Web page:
-- There’s a lot of soccer talk in the Bulls locker room with Luol Deng, Joakim Noah, Marco Belinelli and Vladimir Radmanovic. Probably Nate Robinson, too, since he’s particularly eclectic and is always talking. And you wonder how that’s gone of late with free agent Marko Jaric involved in a wild ruckus with the media in England over a tweet (be careful out there) after an African-American player for England allegedly endured racist taunts in a game in Serbia. The media accused Jaric in his tweet of suggesting England has no right to criticize anyone with its history of hooliganism and slavery while Jaric is insisting he’s being misunderstood. Good rule: Don’t get in a fight with the tabloid press over there. Unless you are ready for a revolution. I think Jefferson said that. ... You probably can get the Pistons Austin Daye, assuming you care to, as he seems the odd man out in the rotation. ... Ray Allen did interviews with all the South Florida reporters who follow the team regularly last week amidst an ESPN story about how his allegedly poor relationship with Rajon Rondo led to him leaving for the Heat. Allen offered an interesting tidbit about Rondo not being liked by management (Danny Ainge and Doc Rivers) and the Celtics having a deal in 2009 with the Suns to trade Allen and Rondo for Stoudemire, Barbosa and a No. 1 pick. It’s no secret the Celtics several times tried to trade Rondo, including for Chris Paul and Russell Westbrook, though that’s changed with Rondo now the team’s star. Interesting, though, regarding the curious Suns, who drafted Rondo and traded his rights for draft picks to save money. This summer after previously dealing Goran Dragic for Aaron Brooks they paid $30 million to get Dragic back in free agency. ... Tyrus Thomas with 14 points and 16 rebounds in a loss to the Pistons Saturday. Had to mention that as I usually note Tyrus’ zeroes. Yes, he’ll tempt them like he did the Bulls. He was one in four then. Now more like one in 10. The Bobcats, by the way, come into the season with 23 straight losses, four from setting a new NBA record. ... The Lakers got Dwight Howard back Sunday, but they kept alive their record of going winless in the preseason in falling to 0-6, the only winless team in the league. Of course, that’s hardly stopping Ron Artest from predicting the Lakers this season would break the Bulls 72-10 record. Even Miami’s Dwyane Wade was shaking his head. Said Wade to Florida reporters: “Anything is possible. Would it be very hard? Yes, it would be very hard. The game today, with how many good teams are in this league, that’s almost or as close to impossible as you can get. What the Bulls did that year is special. Think about that, losing 10 games. They lost something like four at the All-Star break. That’s crazy. You talk to the older guys who played back then and they can kind of tell you that they won it off strictly intimidation. They were like the Mike Tyson of basketball. He was young and he just walked in the ring and your were scared.”

-- Poor Gerald Wallace. At $9.7 million, he’s the lowest paid Brooklyn Nets starter. The Nets’ starting lineup makes more than $70 million this season, more than two thirds of the teams in the league total payroll. As for Wallace, he could have bought both the Dodgers in 1957 with that salary (worth about $3 million) and paid for a proposed domed stadium (the first ever and obviously not built) that was to keep the Dodgers in Brooklyn. It was supposed to be built at the intersection of Flatbush and Atlantic Avenues, but was stopped by Robert Moses, a notorious New York urban planning official who remains Brooklyn’s most hated man for being responsible for the bad exodus. He demanded sports development in Flushing Meadow, where the Mets landed. The site where the Dodgers couldn’t move into their domed stadium: Where the Nets’ Barklays Center was built (yes, we’re still bitter). ... The NBA’s latest old fogyism is the new 90-second rule after introductions to start the game instead of clapping chalk and stuff like that. So there was Tim Duncan, king of NBA hip hop, being warned last week to speed up his pregame ritual of hugging the ball. I’m not sure that to make of this, but if Tim Duncan isn’t politically correct this may be a problem. ... While Omer Asik produces and doesn’t much talk (I’ve yet to see a quote in the Houston media), Jeremy Lin is talking and not doing much, shooting 25 percent and averaging 5.8 points in 25 minutes in a poor preseason. It’s going to be tough to live up to that New York hype. He’s better than not being able to play in the NBA, but hardly a worldwide phenomenon. New York media have delighted in Lin’s struggles with at least one report Houston coaches are upset with Lin (not true, but in New York media it’s about the next story, not the last one). ... With Dirk Nowitzki out until at least Thanksgiving with knee surgery and a second straight season of knee problems, it’s going to be tough for the Mavs to even make the playoffs. ... One of the more puzzling talents in the NBA is Rudy Gay, an incredible athlete who seems to do just less than you imagine. Technically what keeps Gay from being one of the best in the league is his limited ballhandling. But it’s also a seeming lack of drive, which Gay insists never has been the case. Still, he is determined to change his image and with that the Grizzlies fortunes. Said Gay to the Memphis Appeal: "I don't intend to take any (preseason) games off. I'll play in all eight. It can't do anything but make me better." ... George Karl supposedly is leaning toward Kosta Koufos as starting center. What the heck is going on with JaVale McGee? ... Adam Morrison is trying not to see his NBA bubble burst in an apparently last shot at the NBA in Portland, where he’s averaging three points in about nine minutes per game. The one-time high lottery pick whose anterior cruciate surgery changed his career did draw some attention in a player interview segment on the scoreboard when players are asked whether they prefer showers or bubble baths and Morrison was the first to choose bubble bath.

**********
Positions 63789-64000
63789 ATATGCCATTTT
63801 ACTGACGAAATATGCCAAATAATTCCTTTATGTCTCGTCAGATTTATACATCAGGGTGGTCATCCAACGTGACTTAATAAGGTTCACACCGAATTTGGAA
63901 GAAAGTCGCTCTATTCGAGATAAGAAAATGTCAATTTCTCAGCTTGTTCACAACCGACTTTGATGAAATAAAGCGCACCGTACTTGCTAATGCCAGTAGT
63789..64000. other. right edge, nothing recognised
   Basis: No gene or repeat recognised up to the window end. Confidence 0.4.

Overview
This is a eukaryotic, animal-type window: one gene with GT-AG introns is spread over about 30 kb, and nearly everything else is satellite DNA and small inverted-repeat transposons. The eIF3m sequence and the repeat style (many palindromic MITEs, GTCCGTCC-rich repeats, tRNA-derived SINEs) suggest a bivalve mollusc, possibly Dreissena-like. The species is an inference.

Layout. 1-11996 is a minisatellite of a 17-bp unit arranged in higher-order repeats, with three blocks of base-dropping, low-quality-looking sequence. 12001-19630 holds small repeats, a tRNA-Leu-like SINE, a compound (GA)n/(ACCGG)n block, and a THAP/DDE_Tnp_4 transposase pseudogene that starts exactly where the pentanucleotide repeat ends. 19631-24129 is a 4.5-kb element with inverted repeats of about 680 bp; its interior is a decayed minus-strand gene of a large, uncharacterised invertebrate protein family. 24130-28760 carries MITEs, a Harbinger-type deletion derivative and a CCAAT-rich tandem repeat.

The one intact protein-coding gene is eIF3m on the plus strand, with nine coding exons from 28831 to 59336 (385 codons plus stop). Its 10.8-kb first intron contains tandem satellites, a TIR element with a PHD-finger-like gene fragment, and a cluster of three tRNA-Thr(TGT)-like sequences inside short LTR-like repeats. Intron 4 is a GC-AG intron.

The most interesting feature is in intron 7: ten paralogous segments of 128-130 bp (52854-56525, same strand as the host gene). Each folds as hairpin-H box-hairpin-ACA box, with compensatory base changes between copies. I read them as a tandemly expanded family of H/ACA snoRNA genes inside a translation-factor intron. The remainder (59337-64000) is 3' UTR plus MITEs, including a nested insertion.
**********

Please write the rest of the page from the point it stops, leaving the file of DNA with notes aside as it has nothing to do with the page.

-- Where have we heard this one before? James Johnson has been starting for the Kings at small forward, and general manager Geoff Petrie said, "I think James has the potential to really help us defensively. His perimeter game needs to get better, but there are a lot of good parts to his game. He's active, he blocks shots, he takes pride in his defense." Yes, we remember that guy. Johnson was scoreless in 21 minutes Sunday night in the Kings win over the Lakers. Meanwhile, he’s obviously a risk and a bit unstable, but DeMarcus Cousins was impressive handling himself well against both Dwight Howard and Pau Gasol. And the Lakers really were trying to win playing all the starters more than 30 minutes in a tight rotation whike the Kings used mostly reserves after halftime. Does Mike Brown make it to Christmas? ... The Kings’ arena will now be the Sleep Train Mattress Center. A place to fall asleep. It’s OK, the Jazz arena is named for a landfill. ... Jamal Crawford is shooting 48 percent in the preseason while his career average is just above 40. Crawford said he decided for the first summer ever to practice shooting. What an idea. Crawford told the L.A. Times: “This summer was actually the first summer I worked on my game. I usually just play off of raw talent." ... Vinny Del Negro said Lamar Odom is so out of shape they are limiting his play. See, that season in Dallas was a fluke. ... Dwight Howard now says it’s a dream to be with the Lakers, which suggests resigning him may not be that difficult. Said Howard: "I thank God every day that they sent me to L.A. This is the best situation that I've been in. I'm so thankful and so happy. And now I get an opportunity to do something great. I'm just happy about it." Now that’s what you call magic. ... Meanwhile, there’s been an intriguing scenario being floated lately, ostensibly by the Lakers, that LeBron James could opt out when he is eligible in 2014 and sign with the Lakers in the summer of 2014 when Kobe Bryant’s contract expires. Bryant has alluded to retirement then in some media reports, though has since scoffed at that. LeBron to the Lakers was my plan when LeBron was leaving Cleveland and I have since heard the Lakers considered it but decided they could not follow through because of Kobe. But Bryant will be 36 in 2014 with more than 50,000 NBA minutes on his legs, which he’s had treated in Germany. The Lakers, by the way, have only Steve Nash on the payroll after 2014. Of course, that all could be a dodge to make sure Howard with the hope of the Lakers adding another star would resign with them next summer. But there’s also the speculation that Dwyane Wade, after knee surgery this summer and numerous early career injuries, will break down over the next two years with the Heat only adding aging veterans. Then James goes to join Howard and win those seven titles Kobe is striving for to pass Michael Jordan. James would only be turning 30, and who needs to be propping up Wade then. So Miami breaks up, Chris Bosh returns to Atlanta, where he played in college and they are clearing cap space, and Wade goes back home to Chicago to provide that veteran presence for Derrick Rose. You never say never in the NBA, as we know.